Whenever I’m feeling down about myself, cursing my bad luck, and crying out to Gods of fate who hear me not, Whenever I’m wishing I had another’s life and fortune, longing for more friends, more hope and stronger disposition, happily I move to sit in quiet outdoors and set my sights on thee, and set a gentle pat on my back…
…and then, like sun rays bursting through the clouds, it dawns on me my worth, and such love from thee remembered over many years blesses me with the wealth that I no longer want to trade my life for even kings.
That was Shakespeare’s Sonnet 29 — in my own words, because I want you to understand his.
I cherish a recording of the sonnet set to music by Rufas Wainwright and wish I could share the tune with you, but I don’t think it’s online…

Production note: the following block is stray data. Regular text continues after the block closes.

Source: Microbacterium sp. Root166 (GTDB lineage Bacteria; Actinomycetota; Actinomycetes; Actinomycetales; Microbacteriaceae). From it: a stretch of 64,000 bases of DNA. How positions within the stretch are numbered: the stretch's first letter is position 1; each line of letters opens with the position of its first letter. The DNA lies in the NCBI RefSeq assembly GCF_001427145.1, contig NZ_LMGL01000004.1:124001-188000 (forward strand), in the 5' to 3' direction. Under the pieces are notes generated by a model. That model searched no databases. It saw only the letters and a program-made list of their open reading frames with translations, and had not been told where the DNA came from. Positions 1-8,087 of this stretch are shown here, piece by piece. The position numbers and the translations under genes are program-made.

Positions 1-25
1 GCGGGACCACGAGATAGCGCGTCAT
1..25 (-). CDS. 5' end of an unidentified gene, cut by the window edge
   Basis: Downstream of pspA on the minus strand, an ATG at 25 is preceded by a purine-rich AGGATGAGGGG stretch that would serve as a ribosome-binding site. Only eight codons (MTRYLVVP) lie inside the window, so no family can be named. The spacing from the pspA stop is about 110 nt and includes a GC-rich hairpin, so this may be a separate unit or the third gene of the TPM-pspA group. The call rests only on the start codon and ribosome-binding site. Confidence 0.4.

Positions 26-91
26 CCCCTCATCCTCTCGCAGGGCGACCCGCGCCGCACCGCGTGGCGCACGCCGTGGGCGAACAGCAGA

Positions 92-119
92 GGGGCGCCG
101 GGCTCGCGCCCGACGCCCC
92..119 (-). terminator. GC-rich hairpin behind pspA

When, In Disgrace With Fortune and Men’s Eyesby William Shakespeare (1564-1616)When, in disgrace with fortune and men’s eyes,
I all alone beweep my outcast state
And trouble deaf heaven with my bootless cries
And look upon myself and curse my fate,
Wishing me like to one more rich in hope,
Featur’d like him, like him with friends possess’d,
Desiring this man’s art and that man’s scope,
With what I most enjoy contented least;
Yet in these thoughts myself almost despising,
Haply I think on thee, and then my state,
Like to the lark at break of day arising
From sullen earth, sings hymns at heaven’s gate;
For thy sweet love remember’d such wealth brings
That then I scorn to change my state with kings.